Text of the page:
“It is very difficult to know people and I don’t think one can ever really know any but one’s own countrymen. For men and women are not only themselves; they are also the region in which they were born, the city apartment or the farm in which they learned to walk, the games they played as children, the old wives’ tales they overheard, the food they ate, the schools they attended, the sports they followed, the poets they read, and the Gods they believed in. It is all these things that have made them what they are, and these are the things that you can’t come to know by hearsay, you can only know them if you have lived them. You can only know them if you are them. And because you cannot know persons of a nation foreign to you except from observation, it is difficult to give them credibility in the pages of a book. Even so subtle and careful observer as Henry James, though he lived in England for forty years, never managed to create an Englishman who was through and through English.”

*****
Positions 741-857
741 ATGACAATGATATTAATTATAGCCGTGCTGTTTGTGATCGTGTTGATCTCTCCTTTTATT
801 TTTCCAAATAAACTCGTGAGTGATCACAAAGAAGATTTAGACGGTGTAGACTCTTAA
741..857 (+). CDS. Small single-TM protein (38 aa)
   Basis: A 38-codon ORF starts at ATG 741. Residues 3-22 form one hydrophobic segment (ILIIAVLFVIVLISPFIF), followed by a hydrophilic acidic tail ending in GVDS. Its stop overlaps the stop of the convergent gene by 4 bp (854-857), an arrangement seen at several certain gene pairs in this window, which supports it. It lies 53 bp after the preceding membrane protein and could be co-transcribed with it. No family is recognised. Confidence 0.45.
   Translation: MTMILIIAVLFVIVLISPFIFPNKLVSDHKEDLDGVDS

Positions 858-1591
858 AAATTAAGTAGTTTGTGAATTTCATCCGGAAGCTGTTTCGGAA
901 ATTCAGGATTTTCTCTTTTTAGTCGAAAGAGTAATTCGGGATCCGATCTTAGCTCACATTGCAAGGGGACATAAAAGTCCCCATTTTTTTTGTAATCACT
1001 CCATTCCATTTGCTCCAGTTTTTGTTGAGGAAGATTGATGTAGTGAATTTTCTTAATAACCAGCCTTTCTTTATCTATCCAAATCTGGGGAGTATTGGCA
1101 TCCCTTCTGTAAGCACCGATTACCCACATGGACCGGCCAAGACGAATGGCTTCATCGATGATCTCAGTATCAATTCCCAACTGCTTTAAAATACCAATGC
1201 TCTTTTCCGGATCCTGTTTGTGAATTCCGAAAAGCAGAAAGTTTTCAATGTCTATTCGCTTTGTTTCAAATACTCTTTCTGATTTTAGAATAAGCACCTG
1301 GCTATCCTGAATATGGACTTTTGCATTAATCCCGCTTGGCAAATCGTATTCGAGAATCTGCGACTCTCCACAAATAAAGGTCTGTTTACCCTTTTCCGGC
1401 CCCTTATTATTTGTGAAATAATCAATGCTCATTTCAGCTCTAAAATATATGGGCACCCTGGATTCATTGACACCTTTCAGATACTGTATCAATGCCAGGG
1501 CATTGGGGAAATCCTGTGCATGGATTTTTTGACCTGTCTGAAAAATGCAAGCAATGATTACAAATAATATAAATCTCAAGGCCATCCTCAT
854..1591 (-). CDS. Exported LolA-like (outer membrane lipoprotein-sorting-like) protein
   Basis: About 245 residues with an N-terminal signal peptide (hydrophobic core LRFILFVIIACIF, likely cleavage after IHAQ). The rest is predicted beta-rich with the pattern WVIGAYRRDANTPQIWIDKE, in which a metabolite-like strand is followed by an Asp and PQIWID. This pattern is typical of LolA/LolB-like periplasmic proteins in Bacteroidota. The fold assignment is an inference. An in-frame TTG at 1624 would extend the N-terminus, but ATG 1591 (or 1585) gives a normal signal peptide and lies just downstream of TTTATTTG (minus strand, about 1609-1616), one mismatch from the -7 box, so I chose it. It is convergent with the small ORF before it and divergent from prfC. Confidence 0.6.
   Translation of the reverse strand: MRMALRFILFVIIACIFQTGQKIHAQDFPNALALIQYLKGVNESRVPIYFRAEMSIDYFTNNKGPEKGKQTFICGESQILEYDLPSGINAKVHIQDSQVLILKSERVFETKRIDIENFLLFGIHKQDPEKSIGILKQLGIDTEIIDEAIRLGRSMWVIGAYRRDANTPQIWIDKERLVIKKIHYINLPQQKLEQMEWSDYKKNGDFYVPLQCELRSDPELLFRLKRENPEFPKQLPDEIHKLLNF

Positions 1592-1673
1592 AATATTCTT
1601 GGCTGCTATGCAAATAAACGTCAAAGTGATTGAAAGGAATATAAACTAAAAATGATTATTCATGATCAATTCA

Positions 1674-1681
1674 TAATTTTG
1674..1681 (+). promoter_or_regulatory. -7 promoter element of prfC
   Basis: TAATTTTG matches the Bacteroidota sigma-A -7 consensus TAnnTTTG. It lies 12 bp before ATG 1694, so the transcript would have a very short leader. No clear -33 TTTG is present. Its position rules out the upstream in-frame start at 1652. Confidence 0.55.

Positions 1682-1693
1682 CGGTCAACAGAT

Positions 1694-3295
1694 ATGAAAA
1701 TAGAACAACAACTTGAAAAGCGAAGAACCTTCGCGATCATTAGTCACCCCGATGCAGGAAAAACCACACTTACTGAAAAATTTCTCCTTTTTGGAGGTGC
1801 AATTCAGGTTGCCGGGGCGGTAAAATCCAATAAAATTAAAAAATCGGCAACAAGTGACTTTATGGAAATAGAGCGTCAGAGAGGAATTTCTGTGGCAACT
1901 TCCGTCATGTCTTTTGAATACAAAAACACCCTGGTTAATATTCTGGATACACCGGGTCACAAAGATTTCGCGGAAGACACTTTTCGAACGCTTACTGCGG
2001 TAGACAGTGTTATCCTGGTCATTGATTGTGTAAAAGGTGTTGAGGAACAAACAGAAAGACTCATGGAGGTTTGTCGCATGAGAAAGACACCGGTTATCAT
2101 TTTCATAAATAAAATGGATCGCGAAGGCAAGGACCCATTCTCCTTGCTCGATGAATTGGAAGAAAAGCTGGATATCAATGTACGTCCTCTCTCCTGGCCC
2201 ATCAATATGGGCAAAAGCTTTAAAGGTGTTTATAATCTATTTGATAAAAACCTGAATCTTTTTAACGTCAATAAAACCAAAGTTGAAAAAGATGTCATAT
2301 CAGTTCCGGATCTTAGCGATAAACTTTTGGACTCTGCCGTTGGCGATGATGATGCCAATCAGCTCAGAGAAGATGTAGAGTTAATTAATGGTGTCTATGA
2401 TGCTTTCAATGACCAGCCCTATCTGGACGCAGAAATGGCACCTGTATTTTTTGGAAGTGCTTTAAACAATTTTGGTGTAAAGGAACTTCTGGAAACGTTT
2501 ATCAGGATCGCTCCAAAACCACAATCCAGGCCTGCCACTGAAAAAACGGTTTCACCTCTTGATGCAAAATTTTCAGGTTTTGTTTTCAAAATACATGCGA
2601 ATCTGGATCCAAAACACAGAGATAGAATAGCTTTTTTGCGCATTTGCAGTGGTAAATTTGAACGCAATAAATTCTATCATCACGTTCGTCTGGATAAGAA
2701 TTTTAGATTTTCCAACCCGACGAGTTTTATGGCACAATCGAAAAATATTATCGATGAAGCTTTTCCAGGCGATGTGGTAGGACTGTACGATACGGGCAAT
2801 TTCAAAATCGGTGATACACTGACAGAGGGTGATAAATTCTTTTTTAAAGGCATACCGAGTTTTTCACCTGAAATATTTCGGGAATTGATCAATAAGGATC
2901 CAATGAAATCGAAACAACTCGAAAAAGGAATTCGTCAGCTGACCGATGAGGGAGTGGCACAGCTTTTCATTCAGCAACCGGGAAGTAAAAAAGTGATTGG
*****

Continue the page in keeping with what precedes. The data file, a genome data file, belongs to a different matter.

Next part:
▪ W. Somerset Maugham, The Razor’s Edge (Heinemann 1944; Penguin 1963) extract from pages 8 to 9 of the Penguin edition.